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January 7, 2003 - Court Blocks Tobacco Records Release

January 7, 2003 - Court Blocks Tobacco Records Release

WASHINGTON, Jan 07, 2003 -- A divided U.S. appeals court Tuesday temporarily blocked the release of a key internal document sought by the federal government in its racketeering lawsuit against the big tobacco companies.

The Clinton administration filed the lawsuit against six of the largest tobacco companies, including Philip Morris Inc., in September 1999.

The suit alleges that the companies violated the civil provisions of the Racketeer Influenced and Corrupt Organizations Act, better known as RICO, by trying to "conceal the health risks of cigarette smoking and the addictiveness of nicotine."

The government also alleged that the companies have acted to "destroy and conceal documents," and have taken "other steps to shield documents and materials from discovery" -- being revealed at trial.

As to damages, the government is seeking recovery of the profits generated by the companies' alleged activities and of the medical costs to the taxpayer.

If the tobacco companies lose the case, they could be liable for tens of billions of dollars in damages. The federal suit is separate from the $200-billion-plus settlement reached by most of the states with the major companies.

A federal judge hearing motions in the suit ordered one of the defendants, British American Tobacco (Investments) Ltd., or BATCo, to produce documents which the company argued were protected by attorney-client privilege.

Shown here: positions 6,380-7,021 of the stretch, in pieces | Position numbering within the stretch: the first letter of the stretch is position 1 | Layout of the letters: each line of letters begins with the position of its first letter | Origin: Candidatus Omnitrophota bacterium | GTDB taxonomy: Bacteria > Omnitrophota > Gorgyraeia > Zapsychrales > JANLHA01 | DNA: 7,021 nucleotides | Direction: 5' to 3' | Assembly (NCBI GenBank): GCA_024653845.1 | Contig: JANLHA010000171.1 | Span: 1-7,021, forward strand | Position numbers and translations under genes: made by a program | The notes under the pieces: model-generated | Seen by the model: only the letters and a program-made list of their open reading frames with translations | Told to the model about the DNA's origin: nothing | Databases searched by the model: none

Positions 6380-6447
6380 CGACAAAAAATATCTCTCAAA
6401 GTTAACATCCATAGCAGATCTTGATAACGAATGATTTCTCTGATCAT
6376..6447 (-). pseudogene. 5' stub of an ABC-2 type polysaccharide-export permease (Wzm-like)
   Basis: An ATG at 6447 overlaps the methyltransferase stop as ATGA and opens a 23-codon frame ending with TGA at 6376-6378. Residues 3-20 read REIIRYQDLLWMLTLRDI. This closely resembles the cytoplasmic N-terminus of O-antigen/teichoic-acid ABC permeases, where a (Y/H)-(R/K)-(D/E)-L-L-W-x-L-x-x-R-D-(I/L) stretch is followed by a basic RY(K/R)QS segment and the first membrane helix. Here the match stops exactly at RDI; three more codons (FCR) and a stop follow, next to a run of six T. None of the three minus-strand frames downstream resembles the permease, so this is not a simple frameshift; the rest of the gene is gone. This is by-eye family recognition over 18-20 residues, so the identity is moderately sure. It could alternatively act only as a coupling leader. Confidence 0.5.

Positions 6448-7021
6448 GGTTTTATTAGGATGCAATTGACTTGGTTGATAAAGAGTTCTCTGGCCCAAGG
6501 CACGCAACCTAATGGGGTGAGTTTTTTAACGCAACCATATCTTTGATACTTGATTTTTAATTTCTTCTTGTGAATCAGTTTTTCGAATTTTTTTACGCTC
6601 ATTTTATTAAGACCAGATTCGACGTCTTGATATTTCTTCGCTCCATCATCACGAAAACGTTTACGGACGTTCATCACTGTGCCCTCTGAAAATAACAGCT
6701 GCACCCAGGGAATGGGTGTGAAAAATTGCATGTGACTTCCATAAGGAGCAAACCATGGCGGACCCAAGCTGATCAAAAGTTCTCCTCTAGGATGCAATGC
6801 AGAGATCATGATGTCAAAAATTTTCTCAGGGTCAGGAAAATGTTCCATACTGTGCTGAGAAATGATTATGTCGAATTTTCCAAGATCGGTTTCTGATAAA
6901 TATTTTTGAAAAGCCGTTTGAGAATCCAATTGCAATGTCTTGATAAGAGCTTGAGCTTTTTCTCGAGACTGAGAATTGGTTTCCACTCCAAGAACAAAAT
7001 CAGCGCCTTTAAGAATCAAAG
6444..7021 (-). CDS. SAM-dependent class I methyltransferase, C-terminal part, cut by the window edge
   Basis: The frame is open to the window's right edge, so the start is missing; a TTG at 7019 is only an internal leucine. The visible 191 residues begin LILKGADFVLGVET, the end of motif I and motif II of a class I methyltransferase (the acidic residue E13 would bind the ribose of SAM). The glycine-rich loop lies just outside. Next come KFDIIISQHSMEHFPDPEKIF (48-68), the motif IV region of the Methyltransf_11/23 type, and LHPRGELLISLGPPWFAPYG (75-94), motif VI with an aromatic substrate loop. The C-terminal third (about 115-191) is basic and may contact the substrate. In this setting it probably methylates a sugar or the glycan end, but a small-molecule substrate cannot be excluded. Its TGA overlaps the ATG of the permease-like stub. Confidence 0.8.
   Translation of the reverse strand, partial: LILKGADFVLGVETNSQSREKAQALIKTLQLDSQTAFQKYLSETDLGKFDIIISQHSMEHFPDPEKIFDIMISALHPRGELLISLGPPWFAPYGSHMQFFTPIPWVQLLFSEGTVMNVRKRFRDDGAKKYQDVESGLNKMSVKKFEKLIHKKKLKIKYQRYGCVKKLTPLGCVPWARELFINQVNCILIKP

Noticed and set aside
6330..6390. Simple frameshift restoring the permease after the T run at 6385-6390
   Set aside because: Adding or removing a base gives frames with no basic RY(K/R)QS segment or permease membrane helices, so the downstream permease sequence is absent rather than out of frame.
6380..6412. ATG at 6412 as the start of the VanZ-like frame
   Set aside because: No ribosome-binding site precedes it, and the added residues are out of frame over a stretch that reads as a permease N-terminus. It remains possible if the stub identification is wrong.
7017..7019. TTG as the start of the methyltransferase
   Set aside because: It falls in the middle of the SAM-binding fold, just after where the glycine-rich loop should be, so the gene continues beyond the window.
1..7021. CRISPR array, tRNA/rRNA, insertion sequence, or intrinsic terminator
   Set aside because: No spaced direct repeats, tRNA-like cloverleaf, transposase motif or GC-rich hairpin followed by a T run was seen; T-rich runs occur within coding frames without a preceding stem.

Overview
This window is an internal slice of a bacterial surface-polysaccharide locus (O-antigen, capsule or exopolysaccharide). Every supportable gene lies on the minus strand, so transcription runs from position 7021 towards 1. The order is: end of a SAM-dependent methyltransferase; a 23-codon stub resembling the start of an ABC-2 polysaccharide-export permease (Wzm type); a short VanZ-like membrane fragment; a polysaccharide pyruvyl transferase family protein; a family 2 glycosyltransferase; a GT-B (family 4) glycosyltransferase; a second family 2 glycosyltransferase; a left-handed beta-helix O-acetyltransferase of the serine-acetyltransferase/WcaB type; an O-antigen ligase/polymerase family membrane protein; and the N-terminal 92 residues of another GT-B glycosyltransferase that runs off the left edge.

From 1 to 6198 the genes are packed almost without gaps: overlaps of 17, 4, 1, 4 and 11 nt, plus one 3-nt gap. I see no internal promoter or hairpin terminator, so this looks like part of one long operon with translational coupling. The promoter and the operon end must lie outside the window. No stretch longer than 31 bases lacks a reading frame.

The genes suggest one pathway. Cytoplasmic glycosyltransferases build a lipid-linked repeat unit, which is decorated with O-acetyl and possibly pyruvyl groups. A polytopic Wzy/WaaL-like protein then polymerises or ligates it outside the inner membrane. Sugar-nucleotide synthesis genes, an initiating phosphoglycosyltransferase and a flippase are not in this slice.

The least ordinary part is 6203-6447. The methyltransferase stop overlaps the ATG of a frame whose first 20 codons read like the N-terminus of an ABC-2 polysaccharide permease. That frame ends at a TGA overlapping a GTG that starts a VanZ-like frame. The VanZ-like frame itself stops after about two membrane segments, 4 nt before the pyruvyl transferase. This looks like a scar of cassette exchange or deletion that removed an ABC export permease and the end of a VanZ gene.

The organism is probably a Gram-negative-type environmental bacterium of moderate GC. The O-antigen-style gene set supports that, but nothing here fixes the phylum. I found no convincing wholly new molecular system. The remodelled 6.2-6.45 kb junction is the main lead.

The "work product" of attorneys working for a client is usually protected from "discovery" -- the release of relevant information from each side before trial.

However, the judge ruled that BATCo. had waived that privilege because it had not earlier identified the information as privileged under the Federal Rules of Civil Procedure.

The information included a key memorandum by a lawyer working for an Australian subsidiary of BATCo., and addressed the company's policy of retaining records given the probability that such records might have to be produced in a U.S. lawsuit.

BATCo. then asked the U.S. Court of Appeals for the District of Columbia Circuit to block the judge's order.

In a 2-1 ruling Tuesday, an appeals court panel noted that BATCo. would suffer irreparable injury if a stay was not granted, and temporarily blocked the judge's order while BATCo. conducts an appeal.

The panel said it would hear BATCo.'s appeal on an expedited basis.

Writing in dissent, U.S. Circuit Judge Raymond Randolph argued the panel did not have the authority to block discovery orders.

Randolph said the dispute "has nothing to do with the elements of the attorney-client privilege and everything to do with BATCo.'s satisfaction of discovery rules. To decide whether the district court (judge) properly required production of the disputed memorandum we will not have to consider, as we would in a true privilege dispute, any of the elements of the privilege -- under what conditions the memorandum was written, or for what purpose. Instead, this appeal will turn on whether BATCo.'s attorneys complied with (the Federal Rules on Civil Procedure)."

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